大丈夫

Learning Japanese has been frought with challenges – I mean it’s been really, really difficult.  I think one of the reasons is the scattershot nature of the resources I’ve been using to learn.  They all seem to emphasize something different, and each advertises itself as the only resource I’ll ever need.

That is, of course, bull-pucky.

But the word that is the title of this post is an example of why I feel this way.  大丈夫.  Pronounced “daijoubu”, this word seems to be one of the most commonly used words in colloquial and conversational Japanese, and is arguably one of the most useful.  I’m not saying it’s the most, obviously, but it seems to be used quite frequently and in quite a few different contexts.  I’ve seen it used multiple times in almost every single Japanese video I’ve watched since I’ve learned it.  And not only that, but by its nature, it tends to be used in particularly pivotal moments.

It means “okay”.  As in “I’m okay” or “are you okay?”.

And it took me months to find it.

And then you have resources similarly teaching Japanese words that are not used or are not used in the context that’s being taught (aishiteru, for example), people trying to learn Japanese from anime where that is probably the worst idea ever (don’t ever call someone “kisama” unless they’re literally a king) and basically all sorts of resources teaching you stuff that you find out very quickly is either useless or worse than useless.  And you wonder why it’s so easy to give up.

If I were to give advice to someone just starting out (and I mean much more of a beginner than me), here’s what I’d say:

  • Hiragana and Katakana are not alphabets, and don’t try to learn them as one.  Memorize them, but remember what they are.  They are a precise phonetic syllabary, no more, no less.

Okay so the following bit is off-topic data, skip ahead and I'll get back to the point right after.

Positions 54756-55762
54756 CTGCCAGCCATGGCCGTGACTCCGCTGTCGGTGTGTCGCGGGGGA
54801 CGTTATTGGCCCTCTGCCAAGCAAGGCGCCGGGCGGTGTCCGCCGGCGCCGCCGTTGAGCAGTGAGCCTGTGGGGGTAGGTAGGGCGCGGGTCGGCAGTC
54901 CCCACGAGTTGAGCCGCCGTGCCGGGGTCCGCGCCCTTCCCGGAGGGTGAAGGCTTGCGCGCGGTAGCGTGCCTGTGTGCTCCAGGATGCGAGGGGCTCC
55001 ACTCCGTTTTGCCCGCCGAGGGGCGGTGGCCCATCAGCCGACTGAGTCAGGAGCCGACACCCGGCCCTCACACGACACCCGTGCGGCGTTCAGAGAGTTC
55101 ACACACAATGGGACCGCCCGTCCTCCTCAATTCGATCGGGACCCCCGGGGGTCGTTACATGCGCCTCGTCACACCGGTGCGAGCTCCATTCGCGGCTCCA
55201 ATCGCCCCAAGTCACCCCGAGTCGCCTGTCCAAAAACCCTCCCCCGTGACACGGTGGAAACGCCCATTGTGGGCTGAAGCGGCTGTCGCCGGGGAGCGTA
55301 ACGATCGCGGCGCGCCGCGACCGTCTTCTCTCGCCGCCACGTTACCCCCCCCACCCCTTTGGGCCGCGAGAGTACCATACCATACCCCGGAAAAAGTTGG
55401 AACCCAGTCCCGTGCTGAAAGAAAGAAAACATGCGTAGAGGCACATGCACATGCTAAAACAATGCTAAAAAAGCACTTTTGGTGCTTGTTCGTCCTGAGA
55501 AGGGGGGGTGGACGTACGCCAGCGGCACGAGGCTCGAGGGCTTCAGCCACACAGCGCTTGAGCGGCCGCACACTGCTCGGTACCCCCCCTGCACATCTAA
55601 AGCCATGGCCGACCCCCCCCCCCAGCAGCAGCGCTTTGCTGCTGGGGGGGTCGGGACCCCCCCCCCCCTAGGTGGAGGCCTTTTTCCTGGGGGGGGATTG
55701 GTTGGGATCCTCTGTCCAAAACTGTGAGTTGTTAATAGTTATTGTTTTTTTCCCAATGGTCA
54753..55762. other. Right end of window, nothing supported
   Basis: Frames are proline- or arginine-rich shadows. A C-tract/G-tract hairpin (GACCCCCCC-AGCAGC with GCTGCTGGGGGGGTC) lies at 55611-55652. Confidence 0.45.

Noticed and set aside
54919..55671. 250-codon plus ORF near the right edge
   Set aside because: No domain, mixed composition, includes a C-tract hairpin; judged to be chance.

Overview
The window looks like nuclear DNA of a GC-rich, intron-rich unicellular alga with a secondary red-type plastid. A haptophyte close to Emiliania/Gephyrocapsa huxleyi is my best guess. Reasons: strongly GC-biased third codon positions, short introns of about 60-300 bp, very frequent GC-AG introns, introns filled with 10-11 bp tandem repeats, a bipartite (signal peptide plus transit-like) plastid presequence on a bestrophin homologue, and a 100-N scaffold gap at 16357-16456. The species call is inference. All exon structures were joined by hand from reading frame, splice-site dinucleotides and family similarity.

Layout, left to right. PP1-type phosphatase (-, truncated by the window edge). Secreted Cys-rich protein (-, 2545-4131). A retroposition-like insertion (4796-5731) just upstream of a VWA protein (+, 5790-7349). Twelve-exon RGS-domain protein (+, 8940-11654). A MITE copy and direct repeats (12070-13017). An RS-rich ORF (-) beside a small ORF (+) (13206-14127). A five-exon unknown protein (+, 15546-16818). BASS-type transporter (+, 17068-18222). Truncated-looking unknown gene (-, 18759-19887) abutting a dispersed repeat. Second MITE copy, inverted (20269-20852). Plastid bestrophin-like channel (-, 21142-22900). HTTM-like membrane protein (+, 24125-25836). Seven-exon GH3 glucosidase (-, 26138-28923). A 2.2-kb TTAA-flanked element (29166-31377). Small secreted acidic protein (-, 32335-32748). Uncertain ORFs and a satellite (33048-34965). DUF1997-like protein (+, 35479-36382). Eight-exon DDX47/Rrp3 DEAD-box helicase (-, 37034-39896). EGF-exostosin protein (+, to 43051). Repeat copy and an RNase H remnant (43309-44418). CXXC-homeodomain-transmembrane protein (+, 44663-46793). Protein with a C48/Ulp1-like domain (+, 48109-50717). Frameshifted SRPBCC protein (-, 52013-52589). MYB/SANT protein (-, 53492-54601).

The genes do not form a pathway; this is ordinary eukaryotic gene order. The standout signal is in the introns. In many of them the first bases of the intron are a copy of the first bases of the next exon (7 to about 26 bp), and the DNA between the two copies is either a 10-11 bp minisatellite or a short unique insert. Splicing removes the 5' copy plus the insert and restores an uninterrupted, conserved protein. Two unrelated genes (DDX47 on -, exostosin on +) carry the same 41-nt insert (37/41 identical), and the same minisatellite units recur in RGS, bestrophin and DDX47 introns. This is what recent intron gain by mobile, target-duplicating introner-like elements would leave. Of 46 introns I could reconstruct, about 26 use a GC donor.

• Don’t skimp on katakana.  Most resources don’t spend any time on it, but probably half the language are borrow words from different languages, and ten percent of the language is borrowed from English.  But you’ll never recognize it if you don’t understand katakana.  It’s not a skill you can afford to not have.
  • Kanji radicals are closer to an alphabet, and use those to your advantage – breaking kanji into their component parts makes it much easier to memorize them.
  • Kanji are not words.  Don’t try to treat them as words.  They’re concepts that can be turned into words.
  • Don’t rely on any one resource, textbook, website, or anything else.  Pick among a few and switch between them.  You are guaranteed to learn something from one that you wouldn’t have learned much later from others, and it’s usually going to be something very helpful.
  • Corollary: Just because someone is good at speaking Japanese, it doesn’t mean they’re good at teaching it.
  • Corollary #2:  Just because someone’s charging money for a lesson plan doesn’t mean it’s any good at all.
  • Learning conversational Japanese only takes you so far.  If you’re not trying to cram for a trip in two weeks, don’t fall into that trap.  Learn it right.  (If you are, of course, all bets are off)
  • The first time you try to speak with a native speaker, you are going to fail.  I had that experience today.  I hope it gets better.
  • Culture and language cannot be separated.  If you try to learn Japanese with an English dialect, your efforts will collapse the moment you meet a real Japanese person.
  • Anime is “real Japanese”, but you don’t know the difference between anime Japanese and actual Japanese that people use.  Don’t risk it.  Don’t try to learn from anime or manga.  Do it right.

Maybe this advice will help.

Oh, and if you want to see something cool, write a post on Facebook with 大丈夫 and watch what happens.  Not even kidding.

 

 

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